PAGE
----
top of page
  • Kim Keys, LCPC

Value Systems - Creating a Rudder for Your Ship

ship's rudder under water

Values and belief systems are a fundamental part of how we see the world and our role in it. These make up the foundation of our self-esteem and are the building blocks of either healthy or unhealthy relationships.


Most of of our clients come in believing that either everyone has the same value system or that their own/others' value systems are “right" or "wrong". Here are some basic assumptions I make that provide a framework for this work. 

The first is that each person's value system varies and can, therefore, create conflict. 

The second is that there are, to some degree, no “right” or “wrong” values (bare with me on this one).

There are value systems that can cause people trouble, that’s for sure. For instance, you may have a value system that says “people aren’t meant to be monogamous.” Living by this value system, you may find, undermines fidelity in marriage. Thus, causing you difficulties with your spouse. 

I’ve had clients who experience criminal difficulties because they hold a value system that they should "take what [they] want or someone else will.” This kind of freedom without a balanced sense of responsibility can cause legal problems when they begin to exploit the rights of others.

Where do we learn our value system? What are beliefs versus values? What do they have to do with self-esteem, behavior, or our relationships?

In a nutshell, beliefs come from values. Values are a word (two of them are italicized above for you) and beliefs are the narratives; the rules we hold within those values (these are underlined above).

We learn our values first, from our parents and families. Then, as we grow, we learn more from our teachers, our friends, etc. Part of the beauty of becoming an adult is learning to decide which of your values aligns with your parents, teachers, and friends, and which do not.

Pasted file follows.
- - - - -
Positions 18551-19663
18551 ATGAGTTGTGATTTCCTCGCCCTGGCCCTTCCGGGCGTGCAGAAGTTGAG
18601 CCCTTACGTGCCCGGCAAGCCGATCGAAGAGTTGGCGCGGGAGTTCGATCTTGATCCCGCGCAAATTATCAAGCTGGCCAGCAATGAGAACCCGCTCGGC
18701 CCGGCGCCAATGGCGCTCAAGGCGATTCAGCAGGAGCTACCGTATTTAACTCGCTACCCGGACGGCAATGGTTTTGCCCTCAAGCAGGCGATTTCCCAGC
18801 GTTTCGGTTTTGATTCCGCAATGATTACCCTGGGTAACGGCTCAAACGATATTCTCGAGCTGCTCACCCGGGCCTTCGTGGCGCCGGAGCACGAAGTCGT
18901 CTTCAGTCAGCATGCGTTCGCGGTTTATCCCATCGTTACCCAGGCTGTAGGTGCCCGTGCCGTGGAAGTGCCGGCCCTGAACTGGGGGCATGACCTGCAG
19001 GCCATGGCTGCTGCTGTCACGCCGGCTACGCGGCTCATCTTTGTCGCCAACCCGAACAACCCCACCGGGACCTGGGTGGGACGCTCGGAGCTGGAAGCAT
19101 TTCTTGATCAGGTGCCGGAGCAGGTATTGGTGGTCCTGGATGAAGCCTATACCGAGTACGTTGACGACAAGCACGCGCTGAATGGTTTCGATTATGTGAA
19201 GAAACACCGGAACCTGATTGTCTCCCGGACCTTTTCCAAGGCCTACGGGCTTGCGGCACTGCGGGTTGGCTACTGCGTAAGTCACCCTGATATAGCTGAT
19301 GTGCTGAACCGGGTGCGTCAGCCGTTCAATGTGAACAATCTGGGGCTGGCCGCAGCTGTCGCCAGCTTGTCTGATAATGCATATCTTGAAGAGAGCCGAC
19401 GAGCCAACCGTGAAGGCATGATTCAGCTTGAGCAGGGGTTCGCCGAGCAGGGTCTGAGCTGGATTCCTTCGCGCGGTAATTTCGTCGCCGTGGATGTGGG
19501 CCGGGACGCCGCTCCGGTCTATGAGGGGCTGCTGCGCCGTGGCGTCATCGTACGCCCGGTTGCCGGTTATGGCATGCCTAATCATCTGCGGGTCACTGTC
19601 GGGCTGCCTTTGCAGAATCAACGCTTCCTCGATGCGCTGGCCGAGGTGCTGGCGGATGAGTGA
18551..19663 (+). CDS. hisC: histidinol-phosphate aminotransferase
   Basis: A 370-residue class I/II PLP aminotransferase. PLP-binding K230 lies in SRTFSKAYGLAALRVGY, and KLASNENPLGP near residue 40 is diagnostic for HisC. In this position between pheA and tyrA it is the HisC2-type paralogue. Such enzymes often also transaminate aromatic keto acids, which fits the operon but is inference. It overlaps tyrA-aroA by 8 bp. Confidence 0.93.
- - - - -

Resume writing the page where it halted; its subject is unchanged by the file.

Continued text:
The difficulty, and the source of most self-esteem problems that I’ve seen, is that most of us are largely unaware of what our value system is. If we don’t know what our value system is, how can we behave or make choices that are in line with our value system? 

Well, we can’t really.  When we do things outside our value system is when we feel guilty and it begins to erode our sense of pride in ourselves. 

So, here’s an exercise I use with my clients to walk them through outlining their own value system. Be prepared for this exercise to take upwards of a week or more to fully think it through.

Find a piece of paper and brainstorm as many values as you can think of.

Here are some to get you started:  honesty, community, altruism, freedom, responsibility, education, wisdom, health, nature, power, success, peace, safety, forgiveness, creativity, beauty, community, family, faith, etc… got it? 

Once you’ve brainstormed as many as you can think of, take out another piece of paper.  Here’s where it begins to get hard.

Number 1-10 on your paper and list your top 10 values. To be clear, when you choose one to put on your top ten and leave another off, what you’re saying is that if you’re ever in a situation to choose X over Y you’ll value X more. For example: If I have to choose between integrity and family, I’ll choose integrity even if it may mean my family suffers. Now, make your list… take your time (STOP HERE! NO reading ahead.)

list of top ten values

Now……go back to your list and cross off five of those values.  Again, to be clear, when you cross one off and leave another you’re saying, “If I ever have to choose between these, I’d choose THIS one”.  (STOP HERE…no reading ahead!)

list of top five values

Now… go back and cross off three more.  (I know it’s HARD). Now you are left with your top TWO driving values. 

list of top two values

Most likely, if you think about it, you’ll notice something. Think back to any time you’ve been the most torn up about something. You had to make a decision or do something that caused you extensive turmoil. That turmoil was likely caused by a situation that pinned you in between your top two values. 

The example I gave before of, “I’d choose my integrity over my family,” for instance, can cause great angst when you’re faced with a family secret you feel needs to be spoken but will hurt one or more members.  Get it?

Now that you know your value system the hope is, armed with a greater understanding of what drives you and what is important to you, you can go forward making decisions and engaging in relationships with those values as your compass. 

rough seas and a compass

Ships with a compass stay on course. Even through rough seas, they know where they are. 

54 views0 comments

Recent Posts

See All


bottom of page